GOP leader criticizes Twitter over Greene decision without naming her
House Minority Leader Kevin McCarthy (R-Calif.) on Monday accused Twitter of trying to “silence” Americans after the platform banned Rep. Marjorie Taylor Greene (R-Ga.) for violating its COVID-19 misinformation policy.
McCarthy didn’t directly name Greene in his statement blasting the social media company, but he specifically called out a decision against a “sitting member of Congress.”
“It is clear any speech that does not fit Big Tech’s orthodoxy gets muzzled. America is poorer for that conduct,” he said in his statement.
Only Greene’s personal account has been banned from Twitter, with the first-term lawmaker’s congressional account still active.
A Twitter spokesperson said Greene’s personal account was permanently suspended for repeated violations of the company’s coronavirus misinformation policy. The Hill has reached out to a Twitter spokesperson for additional comment in response to McCarthy’s statement.
Other House Republicans also slammed Twitter over its action against Greene, who has faced repeated criticism — and removal from her House committee assignments — over her embrace of conspiracy theories and endorsement of political violence.
“Welcome to the Woketopia. Where information is controlled by the few,” Rep. Matt Gaetz (R-Fla.) tweeted.
Welcome to the Woketopia.
Where information is controlled by the few. https://t.co/wAPAKw5aDf
— Matt Gaetz (@mattgaetz) January 2, 2022
Rep. Lauren Boebert (R-Colo.) said Republicans “WILL be holding” tech companies “accountable” if the party takes back the House majority in the fall.
Twitter permanently suspended a sitting US President.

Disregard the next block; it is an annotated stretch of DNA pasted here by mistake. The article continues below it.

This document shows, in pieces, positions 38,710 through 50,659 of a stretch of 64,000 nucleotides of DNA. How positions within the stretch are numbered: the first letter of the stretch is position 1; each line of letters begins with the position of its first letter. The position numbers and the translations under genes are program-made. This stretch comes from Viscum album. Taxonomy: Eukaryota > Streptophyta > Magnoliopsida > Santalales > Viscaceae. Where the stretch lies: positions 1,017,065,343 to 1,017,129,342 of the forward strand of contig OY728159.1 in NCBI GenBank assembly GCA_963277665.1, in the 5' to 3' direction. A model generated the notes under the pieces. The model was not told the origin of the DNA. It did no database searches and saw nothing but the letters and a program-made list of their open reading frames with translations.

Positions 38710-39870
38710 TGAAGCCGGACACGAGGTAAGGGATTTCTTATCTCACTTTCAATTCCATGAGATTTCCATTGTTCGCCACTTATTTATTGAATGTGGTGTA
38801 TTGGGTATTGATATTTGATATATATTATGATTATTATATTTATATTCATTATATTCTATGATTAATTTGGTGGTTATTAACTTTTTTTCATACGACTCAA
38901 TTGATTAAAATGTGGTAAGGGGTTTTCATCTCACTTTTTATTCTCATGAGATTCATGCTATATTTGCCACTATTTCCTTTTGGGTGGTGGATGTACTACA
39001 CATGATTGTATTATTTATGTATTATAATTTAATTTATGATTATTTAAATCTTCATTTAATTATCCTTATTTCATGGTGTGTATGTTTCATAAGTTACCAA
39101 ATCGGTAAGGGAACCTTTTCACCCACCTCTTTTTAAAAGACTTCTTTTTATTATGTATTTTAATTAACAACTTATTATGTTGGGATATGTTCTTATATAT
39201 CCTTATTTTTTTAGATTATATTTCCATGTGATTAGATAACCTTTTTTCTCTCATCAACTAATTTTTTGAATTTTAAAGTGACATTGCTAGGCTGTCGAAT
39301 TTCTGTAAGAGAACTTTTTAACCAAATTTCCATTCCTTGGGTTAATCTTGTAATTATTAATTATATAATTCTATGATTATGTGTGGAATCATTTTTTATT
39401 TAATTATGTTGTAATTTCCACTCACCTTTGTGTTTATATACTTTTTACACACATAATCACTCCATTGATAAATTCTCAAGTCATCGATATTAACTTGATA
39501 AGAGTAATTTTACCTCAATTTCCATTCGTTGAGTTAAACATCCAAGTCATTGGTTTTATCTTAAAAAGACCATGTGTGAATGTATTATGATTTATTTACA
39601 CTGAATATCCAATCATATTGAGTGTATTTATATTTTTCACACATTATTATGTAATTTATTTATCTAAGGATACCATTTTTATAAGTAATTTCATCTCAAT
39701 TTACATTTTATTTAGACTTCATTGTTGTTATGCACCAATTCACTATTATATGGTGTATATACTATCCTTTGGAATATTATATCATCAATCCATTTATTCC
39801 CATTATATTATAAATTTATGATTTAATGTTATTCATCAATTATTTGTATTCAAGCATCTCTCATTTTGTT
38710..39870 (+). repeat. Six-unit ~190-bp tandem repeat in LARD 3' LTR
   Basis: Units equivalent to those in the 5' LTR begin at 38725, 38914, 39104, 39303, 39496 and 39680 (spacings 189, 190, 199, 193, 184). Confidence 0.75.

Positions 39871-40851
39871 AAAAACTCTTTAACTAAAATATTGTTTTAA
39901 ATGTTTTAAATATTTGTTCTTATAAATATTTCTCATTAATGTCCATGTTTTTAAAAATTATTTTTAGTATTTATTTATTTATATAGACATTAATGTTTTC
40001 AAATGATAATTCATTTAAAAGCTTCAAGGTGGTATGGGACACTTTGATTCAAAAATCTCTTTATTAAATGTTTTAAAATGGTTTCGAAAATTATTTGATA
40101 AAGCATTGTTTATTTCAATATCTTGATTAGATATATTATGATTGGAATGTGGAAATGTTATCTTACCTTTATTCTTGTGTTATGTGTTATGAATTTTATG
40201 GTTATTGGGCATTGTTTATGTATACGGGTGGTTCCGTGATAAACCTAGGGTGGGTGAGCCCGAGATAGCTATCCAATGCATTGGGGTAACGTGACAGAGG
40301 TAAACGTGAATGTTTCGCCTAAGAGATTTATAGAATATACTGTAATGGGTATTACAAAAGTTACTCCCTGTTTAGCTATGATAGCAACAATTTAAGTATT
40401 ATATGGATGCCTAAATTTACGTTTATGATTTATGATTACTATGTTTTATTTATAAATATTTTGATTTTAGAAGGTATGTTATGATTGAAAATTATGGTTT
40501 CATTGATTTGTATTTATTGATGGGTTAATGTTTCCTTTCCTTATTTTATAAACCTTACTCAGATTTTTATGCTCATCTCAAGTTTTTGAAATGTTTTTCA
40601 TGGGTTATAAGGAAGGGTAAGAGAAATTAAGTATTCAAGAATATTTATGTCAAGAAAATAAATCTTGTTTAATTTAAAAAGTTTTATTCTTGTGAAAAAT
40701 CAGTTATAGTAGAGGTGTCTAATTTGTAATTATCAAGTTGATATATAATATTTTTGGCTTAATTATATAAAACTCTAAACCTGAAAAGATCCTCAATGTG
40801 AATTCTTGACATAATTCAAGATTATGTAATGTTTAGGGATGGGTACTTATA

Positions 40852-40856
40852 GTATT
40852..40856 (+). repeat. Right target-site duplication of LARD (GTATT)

They’ve now permanently suspended a sitting member of US Congress.
Of course, both from the same party.
They forget that in 2022 we are taking back the House and we WILL be holding them accountable!
— Lauren Boebert (@laurenboebert) January 2, 2022
The decision to ban Greene is fueling Republican accusations that Silicon Valley has an anti-conservative bias in its decisions on what to censor, although such claims have been disputed by researchers.
McCarthy said he directed “relevant committees and task forces to continue their work in getting answers — voluntarily or through rigorous congressional oversight — from Twitter and other Big Tech companies surrounding their decision to silence certain Americans and to hold these companies accountable.”
“House Republicans will be ready to take action that protects Americans when they express their constitutionally safeguarded views, just like we have laws on the books today that prohibit discrimination by corporations in many other contexts,” he said.
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